We once used chess-playing as a barometer of intelligence and became disturbed when computers got smarter than us. Deep Blue’s defeat of Kasparov was understood as a “humiliation” not only for chess masters, but also for humankind more generally. With stakes this high, our subsequent downplaying of Deep Blue’s intelligence starts to look like a fit of existential sour grapes. But the reality is that even before Carnegie Mellon grad students started the Deep Blue project, the dream that computer chess could be a means for approaching general artificial intelligence — the sort of broad, multifaceted adaptability possessed by humans and many other animals — was already on its last legs.

A main reason human-computer hybrids do so well at Advanced Chess is because the human ability to make a strategically random decision is still unmatched

John McCarthy, one of the founders of AI, had once considered chess “the drosophila of AI,” comparing it with the key role of the fruit fly in the study of genetic inheritance. But by 1989 this idea had fallen out of fashion, and McCarthy and others were ready to admit that the rapidly improving abilities of computers at chess revealed nothing positive about human intelligence. The race to make a computer chess champion was “as if the geneticists after 1910 had organized fruit fly races and concentrated their efforts on breeding fruit flies that could win these races,” McCarthy lamented in 1993. Behind Deep Blue, a book about the project by one of Deep Blue’s creators, Feng-Hsiung Hsu, makes it abundantly clear that the Deep Blue team had zero interest in producing a system that would reveal something about human intelligence. Their attitude toward such efforts was derisive. Hsu declares that he initially picked chess over more lucrative work because he had an idea for improving the chip design and thought (correctly, it turns out) that making the world’s most powerful chess computer would secure him a place in history.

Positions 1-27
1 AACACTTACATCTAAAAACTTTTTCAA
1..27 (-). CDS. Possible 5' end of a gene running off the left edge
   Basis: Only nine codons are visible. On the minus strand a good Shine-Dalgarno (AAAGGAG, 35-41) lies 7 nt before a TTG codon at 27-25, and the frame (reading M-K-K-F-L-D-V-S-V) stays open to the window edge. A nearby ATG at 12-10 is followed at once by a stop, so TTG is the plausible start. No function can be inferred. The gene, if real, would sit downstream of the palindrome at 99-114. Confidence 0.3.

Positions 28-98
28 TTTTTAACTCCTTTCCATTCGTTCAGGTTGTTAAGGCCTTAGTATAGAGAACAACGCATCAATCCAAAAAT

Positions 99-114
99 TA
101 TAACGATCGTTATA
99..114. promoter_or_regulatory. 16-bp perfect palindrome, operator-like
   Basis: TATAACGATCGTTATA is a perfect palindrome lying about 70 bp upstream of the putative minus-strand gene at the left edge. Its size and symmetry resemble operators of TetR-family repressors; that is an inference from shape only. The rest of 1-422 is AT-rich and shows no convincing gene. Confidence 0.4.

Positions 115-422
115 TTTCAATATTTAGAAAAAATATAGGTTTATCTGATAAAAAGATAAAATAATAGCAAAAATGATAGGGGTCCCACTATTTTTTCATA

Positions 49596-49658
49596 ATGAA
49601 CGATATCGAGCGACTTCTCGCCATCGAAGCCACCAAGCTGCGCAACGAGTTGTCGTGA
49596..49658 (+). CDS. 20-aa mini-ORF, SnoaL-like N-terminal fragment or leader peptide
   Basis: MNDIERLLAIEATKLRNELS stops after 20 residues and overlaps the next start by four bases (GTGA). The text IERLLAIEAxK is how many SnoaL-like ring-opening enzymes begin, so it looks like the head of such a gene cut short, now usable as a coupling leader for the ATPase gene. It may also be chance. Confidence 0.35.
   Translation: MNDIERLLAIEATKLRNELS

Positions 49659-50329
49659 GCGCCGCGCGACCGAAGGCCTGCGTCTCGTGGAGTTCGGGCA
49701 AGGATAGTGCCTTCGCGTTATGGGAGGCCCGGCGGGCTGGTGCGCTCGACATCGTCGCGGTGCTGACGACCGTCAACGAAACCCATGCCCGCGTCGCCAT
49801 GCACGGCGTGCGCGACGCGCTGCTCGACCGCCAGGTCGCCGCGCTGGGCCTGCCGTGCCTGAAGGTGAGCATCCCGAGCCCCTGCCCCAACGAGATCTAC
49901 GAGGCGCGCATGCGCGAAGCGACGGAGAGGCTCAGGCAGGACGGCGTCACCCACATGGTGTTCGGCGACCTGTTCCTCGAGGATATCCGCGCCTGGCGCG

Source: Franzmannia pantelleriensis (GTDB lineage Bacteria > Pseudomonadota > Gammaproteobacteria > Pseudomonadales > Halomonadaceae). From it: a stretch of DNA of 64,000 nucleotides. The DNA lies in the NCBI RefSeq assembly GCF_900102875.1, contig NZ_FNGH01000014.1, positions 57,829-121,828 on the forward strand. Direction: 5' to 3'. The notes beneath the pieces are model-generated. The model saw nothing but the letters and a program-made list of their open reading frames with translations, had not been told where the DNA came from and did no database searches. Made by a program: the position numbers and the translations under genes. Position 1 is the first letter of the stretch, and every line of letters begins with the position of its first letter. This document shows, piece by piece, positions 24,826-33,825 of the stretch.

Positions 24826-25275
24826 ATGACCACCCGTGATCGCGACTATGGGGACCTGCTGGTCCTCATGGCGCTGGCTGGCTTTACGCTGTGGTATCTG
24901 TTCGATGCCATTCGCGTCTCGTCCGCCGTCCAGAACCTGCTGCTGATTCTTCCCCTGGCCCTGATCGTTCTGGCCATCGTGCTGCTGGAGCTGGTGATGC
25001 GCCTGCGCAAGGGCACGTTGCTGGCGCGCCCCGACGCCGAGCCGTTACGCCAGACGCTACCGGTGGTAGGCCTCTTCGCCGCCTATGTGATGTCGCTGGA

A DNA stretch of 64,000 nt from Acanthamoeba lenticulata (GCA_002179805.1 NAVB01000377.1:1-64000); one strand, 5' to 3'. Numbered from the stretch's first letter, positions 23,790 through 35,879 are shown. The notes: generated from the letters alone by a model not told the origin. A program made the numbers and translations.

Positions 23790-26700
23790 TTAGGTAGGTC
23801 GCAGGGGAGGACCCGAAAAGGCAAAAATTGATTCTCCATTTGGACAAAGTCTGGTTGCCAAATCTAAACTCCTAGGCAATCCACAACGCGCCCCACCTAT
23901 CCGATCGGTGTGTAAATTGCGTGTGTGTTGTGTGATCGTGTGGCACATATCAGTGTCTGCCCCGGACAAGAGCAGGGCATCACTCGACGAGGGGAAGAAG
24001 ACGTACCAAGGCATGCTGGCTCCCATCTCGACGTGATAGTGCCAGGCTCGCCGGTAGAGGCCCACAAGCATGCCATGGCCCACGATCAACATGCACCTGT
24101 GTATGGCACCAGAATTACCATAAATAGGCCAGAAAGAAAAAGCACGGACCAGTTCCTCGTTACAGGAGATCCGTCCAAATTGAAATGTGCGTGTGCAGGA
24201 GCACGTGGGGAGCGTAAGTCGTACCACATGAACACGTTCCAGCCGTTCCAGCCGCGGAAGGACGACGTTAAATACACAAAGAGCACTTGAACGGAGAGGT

The popular emphasis on Deep Blue’s brute-force methods, while reassuring, obscures the years of human effort that went into tuning its evaluation function. This is the part of the program that determines whether a position that has been discovered is actually worth pursuing. Hsu and his confederates consulted a surprising number of grandmasters for this part of the programming, such that it seems fair to say that much of the intelligence Deep Blue did exhibit was really the coded knowledge of the chess masters who had worked on it. Reading about these geniuses who helped IBM plan openings and hardwire endgame strategies, I was tempted to see them as sad analogies to certain workers in factories, who must help program and train the robots that are replacing their colleagues and, eventually, themselves. But unlike those factory workers, these chess players weren’t actually hastening the demise of their profession.

One of the reasons that chess algorithms seem so strange, I think, is that we don’t normally think about automating the things we do for fun. Many of us view automation fearfully — apocalyptic scenarios of robot overlords, humans used as batteries, and so on. Such visions encode reasonable worries. The work that is my livelihood may be rendered superfluous by machine labor, leaving me to starve. Against this bleak horizon, it’s hopeful to me that chess’s automation seems to point not toward a dystopia of human replacement, but toward a future where humans and computers support each other, and where the ability to automate the things we do for enjoyment doesn’t, of necessity, diminish our joy.

Chess may be a trap, in the sense that it can quickly take over a certain kind of life; it may even be “stupid,” in the sense that it demands only a narrow swath of our mental faculties. But as chess obsessive Marcel Duchamp recognized, one thing it isn’t is commodifiable. He renounced his career as an artist in his early 30s to devote himself more fully to chess. In the chess community, his statements sometimes pass as inspirational, despite, on closer inspection, depicting chess as one part refuge from capitalism, one part ruinous quagmire. “I am still a victim of chess,” Duchamp declared in a 1952 interview, even as, in the next breath, he praised the game for being more impervious than art to the market forces that had frustrated him during his career. “It has all the beauty of art — and much more. It cannot be commercialized. Chess is much purer than art in its social position.” “Chess has no social purpose,” he said elsewhere. “That, above all, is important.”

At any rate, I’ve found little evidence that today’s serious players are much fazed by computer dominance, especially the younger ones. Magnus Carlsen, who became world champion in 2013, a few days before his 22nd birthday, now markets a chess-playing app called PlayMagnus; he’s joked about punching walls in frustration when it beats him, but there’s no indication that he’s genuinely threatened. When asked, he responds, “We’ve known for a long time that computers are better, so the computer never has been an opponent. It’s a tool to help me analyze and to help me improve at chess.” Paradoxically, while Carlsen plays more “computer moves” than anyone alive, he claims to use computers sparingly for training. “I find it much more interesting to play humans,” he says.